Two legacy automakers, Kia and Honda, both revealed new electric vehicle targets as the market for zero-emission EVs continues growing at a record pace globally.
According to recent data, electric vehicle sales grew by 60% last year, with one in every passenger car bought being an EV.
Although around 14% of total auto sales may not seem like much, compared to just one in 70 (1.4%) cars sold being an EV in 2017, it’s a considerable difference. Most major auto markets are transitioning to sustainable transportation, with one in four cars being an EV in China, one in five in the European Union, and nearly one in ten in the US.
As EV pioneers like Tesla continue expanding at a historic rate, delivering 422,875 vehicles in the first quarter alone, legacy automakers are playing catch up.
Over the past year or so, as EV sales climb to new levels, many automakers have adjusted their sales goals, seeing the direction that the industry is headed.
Although Honda and Kia are in two different situations relating to electrifying their lineup, both announced Wednesday they would raise their EV targets to keep pace.
Kia and Honda lift EV production/sales targets
Kia, under the Hyundai Motor Group, revealed it was raising its EV sales goal to 1.6 million by 2030 with a new 24 trillion won ($18 billion) investment earlier this month.
Although it’s 400,000 units higher than its previous target of 1.2 million, Kia is forecasting overall vehicle sales to reach 4.3 million by that time, meaning it would only represent 37% of the pie.
Kia unveiled its first dedicated EV, the EV6 crossover, last May, based on Hyundai’s E-GMP platform, the same used for the IONIQ 5 and IONIQ 6 models. The automaker also recently revealed its flagship EV9 SUV, its first seven-seater, and an upcoming smaller EV5 electric SUV.
Hyundai has already said it believes it can be a top three EV producer by 2030 with 31 models across its lineup, including the Kia and Genesis brands.
According to a new report from Bloomberg, Kia is now aiming for EVs to account for 9% of revenue by the end of 2023, up from 5.5% in the first quarter as it works toward its target of selling one million units by 2026.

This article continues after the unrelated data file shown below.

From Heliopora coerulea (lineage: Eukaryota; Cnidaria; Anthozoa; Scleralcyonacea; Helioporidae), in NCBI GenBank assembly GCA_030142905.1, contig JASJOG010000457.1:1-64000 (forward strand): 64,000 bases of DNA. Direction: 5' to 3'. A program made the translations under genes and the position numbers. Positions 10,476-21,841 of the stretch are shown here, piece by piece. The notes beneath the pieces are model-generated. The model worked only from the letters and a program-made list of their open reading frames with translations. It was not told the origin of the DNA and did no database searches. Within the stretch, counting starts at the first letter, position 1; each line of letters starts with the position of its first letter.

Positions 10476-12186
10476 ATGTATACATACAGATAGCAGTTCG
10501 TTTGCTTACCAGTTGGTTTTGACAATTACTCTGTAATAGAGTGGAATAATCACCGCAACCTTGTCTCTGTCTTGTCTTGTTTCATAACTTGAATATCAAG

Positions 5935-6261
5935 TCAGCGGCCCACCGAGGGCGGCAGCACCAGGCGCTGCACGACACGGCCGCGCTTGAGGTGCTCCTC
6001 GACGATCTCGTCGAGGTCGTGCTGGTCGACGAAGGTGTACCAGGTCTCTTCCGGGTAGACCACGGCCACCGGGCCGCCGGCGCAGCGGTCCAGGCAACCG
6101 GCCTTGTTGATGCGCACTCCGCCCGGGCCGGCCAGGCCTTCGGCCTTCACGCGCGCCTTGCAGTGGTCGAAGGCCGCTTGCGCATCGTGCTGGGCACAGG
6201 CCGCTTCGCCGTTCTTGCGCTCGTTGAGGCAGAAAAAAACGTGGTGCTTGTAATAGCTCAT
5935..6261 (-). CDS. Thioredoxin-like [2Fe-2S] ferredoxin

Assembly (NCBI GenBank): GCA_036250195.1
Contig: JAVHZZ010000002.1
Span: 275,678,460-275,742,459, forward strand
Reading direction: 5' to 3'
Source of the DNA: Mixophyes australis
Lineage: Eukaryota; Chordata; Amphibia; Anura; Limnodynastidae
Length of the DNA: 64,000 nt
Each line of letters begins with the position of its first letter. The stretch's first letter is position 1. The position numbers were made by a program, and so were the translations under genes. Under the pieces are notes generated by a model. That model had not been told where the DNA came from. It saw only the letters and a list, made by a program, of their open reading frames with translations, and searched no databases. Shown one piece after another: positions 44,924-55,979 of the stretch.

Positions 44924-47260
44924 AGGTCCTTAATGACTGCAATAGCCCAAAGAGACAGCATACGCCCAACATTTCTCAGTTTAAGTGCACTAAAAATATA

Separately, Honda revealed plans Wednesday it’s increasing its EV production target to over two million by 2030 with its models, the Honda Prologue and Acura ZDX, due out next year.
Honda is producing its first two EVs in a partnership with General Motors to use its Ultium platform. The Japanese automaker says a mid-to-large size electric model will go on sale in 2025, which will be the first to adopt its new E&E architecture.
According to Honda, it will continue to expand upon its collaboration with GM with affordable EVs going on sale in 2027 as they explore a broad range of core electrification components.
Although it’s not fair to compare the two right now, with Kia already having a dedicated EV out and access to Hyundai’s E-GMP platform, they are still two legacy automakers fighting for a position in the new electric era.
With nearly one in five cars sold this year expected to be electric this year, as the auto industry continues trending toward 100% EV, legacy automakers that previously lagged are beginning to act urgently.
Even Toyota, arguably the most prominent critic against going all-in on EVs, admitted it would need to pick up the pace to remain competitive in China, the leading market globally.
We have said for a long time at Electrek that EV adoption will take many by surprise, and it will continue to do so.